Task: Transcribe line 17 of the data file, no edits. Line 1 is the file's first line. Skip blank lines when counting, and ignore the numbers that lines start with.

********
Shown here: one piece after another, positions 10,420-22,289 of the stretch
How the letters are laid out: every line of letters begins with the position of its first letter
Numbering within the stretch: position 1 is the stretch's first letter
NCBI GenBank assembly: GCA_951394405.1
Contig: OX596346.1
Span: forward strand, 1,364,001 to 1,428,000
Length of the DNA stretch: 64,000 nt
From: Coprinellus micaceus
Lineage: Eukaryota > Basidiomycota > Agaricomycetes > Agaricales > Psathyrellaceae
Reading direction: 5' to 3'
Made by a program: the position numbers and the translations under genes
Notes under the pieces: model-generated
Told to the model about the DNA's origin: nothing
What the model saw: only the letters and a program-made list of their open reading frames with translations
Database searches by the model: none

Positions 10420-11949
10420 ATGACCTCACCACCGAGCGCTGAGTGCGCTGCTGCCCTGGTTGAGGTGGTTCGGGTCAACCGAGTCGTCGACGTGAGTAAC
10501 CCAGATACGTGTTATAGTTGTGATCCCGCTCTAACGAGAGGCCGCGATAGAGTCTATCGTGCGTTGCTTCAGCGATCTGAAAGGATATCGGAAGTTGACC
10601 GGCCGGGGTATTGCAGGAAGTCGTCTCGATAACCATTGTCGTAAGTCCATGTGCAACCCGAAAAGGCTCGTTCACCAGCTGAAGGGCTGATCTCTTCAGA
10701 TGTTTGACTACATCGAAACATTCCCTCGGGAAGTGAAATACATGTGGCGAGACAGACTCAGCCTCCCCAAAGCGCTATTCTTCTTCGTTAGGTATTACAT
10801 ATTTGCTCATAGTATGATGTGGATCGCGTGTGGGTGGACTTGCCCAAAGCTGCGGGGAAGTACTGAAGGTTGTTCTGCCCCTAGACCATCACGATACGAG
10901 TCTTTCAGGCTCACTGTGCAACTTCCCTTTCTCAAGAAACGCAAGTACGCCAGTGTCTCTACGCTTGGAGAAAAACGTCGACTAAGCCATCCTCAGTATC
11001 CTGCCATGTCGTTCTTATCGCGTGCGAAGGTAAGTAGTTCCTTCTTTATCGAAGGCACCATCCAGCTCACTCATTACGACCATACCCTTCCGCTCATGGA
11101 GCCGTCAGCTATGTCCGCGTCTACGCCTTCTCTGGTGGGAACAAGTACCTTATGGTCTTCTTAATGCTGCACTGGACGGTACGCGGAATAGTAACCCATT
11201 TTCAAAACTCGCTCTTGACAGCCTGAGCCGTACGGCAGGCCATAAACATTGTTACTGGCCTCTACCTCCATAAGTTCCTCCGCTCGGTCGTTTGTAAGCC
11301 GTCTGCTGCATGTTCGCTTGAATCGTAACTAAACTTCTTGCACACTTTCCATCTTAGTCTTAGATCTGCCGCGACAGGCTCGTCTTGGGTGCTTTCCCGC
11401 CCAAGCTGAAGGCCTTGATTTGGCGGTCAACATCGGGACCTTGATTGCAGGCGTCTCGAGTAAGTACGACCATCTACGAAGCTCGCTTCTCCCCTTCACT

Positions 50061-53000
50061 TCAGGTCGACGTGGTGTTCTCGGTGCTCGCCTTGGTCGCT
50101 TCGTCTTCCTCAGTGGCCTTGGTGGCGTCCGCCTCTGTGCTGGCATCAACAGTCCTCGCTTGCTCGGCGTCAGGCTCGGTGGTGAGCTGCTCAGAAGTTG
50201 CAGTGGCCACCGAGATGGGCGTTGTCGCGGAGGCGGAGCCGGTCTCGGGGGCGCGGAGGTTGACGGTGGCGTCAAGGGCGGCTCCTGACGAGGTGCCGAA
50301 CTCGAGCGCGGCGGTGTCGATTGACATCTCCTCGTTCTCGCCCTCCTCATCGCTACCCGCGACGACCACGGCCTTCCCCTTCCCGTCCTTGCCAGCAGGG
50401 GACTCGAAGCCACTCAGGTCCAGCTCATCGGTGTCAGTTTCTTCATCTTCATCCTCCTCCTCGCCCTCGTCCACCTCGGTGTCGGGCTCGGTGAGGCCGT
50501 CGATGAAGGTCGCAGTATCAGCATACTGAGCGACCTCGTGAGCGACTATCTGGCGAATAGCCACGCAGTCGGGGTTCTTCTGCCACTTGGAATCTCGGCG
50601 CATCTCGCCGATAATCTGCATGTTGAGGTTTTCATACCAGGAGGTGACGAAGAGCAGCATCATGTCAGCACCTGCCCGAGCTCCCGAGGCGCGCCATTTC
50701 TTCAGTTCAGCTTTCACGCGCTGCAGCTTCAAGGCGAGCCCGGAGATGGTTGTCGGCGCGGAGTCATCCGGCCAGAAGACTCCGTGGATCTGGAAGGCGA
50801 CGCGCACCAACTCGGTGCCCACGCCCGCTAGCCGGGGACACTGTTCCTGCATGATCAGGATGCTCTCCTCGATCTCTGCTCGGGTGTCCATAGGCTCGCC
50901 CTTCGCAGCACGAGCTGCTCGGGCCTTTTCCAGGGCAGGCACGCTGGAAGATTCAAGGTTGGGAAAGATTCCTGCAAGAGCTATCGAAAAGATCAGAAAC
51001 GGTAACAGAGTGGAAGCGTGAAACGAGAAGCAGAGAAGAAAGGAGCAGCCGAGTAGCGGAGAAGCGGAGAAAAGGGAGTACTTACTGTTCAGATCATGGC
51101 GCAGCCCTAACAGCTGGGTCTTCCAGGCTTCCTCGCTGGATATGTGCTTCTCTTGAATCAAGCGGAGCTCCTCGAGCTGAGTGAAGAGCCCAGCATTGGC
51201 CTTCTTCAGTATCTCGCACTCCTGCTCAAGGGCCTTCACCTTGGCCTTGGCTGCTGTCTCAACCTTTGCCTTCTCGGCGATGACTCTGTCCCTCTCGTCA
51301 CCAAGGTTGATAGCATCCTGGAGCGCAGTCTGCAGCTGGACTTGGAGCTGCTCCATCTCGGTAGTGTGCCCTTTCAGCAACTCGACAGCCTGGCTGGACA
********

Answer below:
10420 ATGACCTCACCACCGAGCGCTGAGTGCGCTGCTGCCCTGGTTGAGGTGGTTCGGGTCAACCGAGTCGTCGACGTGAGTAAC